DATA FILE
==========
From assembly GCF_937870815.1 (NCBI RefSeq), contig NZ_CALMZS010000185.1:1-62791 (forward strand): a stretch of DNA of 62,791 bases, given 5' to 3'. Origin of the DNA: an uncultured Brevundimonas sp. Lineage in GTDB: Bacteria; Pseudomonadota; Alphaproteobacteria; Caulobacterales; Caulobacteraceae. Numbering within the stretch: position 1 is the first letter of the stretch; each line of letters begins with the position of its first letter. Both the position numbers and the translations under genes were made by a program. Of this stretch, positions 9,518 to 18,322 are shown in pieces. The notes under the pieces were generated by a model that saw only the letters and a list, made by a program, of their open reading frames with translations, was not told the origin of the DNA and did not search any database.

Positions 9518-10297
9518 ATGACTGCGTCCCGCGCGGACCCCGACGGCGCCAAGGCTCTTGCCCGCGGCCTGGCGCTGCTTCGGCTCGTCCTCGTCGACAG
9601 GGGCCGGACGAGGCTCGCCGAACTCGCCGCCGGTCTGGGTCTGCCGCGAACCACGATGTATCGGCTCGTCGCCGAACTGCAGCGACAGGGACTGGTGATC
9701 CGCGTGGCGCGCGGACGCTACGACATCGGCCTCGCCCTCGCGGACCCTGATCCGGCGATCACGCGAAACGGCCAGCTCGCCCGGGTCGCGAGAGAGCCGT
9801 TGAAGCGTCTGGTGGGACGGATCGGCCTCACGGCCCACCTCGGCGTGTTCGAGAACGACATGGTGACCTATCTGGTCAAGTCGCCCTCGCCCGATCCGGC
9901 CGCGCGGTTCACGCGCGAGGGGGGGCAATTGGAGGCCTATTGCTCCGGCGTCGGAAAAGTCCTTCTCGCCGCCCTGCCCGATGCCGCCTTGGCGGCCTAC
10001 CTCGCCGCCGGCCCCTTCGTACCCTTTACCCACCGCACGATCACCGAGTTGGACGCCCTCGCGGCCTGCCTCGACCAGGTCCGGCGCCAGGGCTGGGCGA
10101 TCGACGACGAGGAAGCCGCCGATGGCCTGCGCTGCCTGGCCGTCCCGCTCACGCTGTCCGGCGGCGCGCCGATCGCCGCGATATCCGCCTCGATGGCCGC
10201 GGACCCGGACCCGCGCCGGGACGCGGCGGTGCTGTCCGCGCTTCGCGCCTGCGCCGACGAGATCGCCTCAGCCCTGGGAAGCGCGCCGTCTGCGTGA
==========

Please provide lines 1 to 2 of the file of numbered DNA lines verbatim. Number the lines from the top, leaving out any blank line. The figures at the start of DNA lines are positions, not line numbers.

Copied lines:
From assembly GCF_937870815.1 (NCBI RefSeq), contig NZ_CALMZS010000185.1:1-62791 (forward strand): a stretch of DNA of 62,791 bases, given 5' to 3'. Origin of the DNA: an uncultured Brevundimonas sp. Lineage in GTDB: Bacteria; Pseudomonadota; Alphaproteobacteria; Caulobacterales; Caulobacteraceae. Numbering within the stretch: position 1 is the first letter of the stretch; each line of letters begins with the position of its first letter. Both the position numbers and the translations under genes were made by a program. Of this stretch, positions 9,518 to 18,322 are shown in pieces. The notes under the pieces were generated by a model that saw only the letters and a list, made by a program, of their open reading frames with translations, was not told the origin of the DNA and did not search any database.

Positions 9518-10297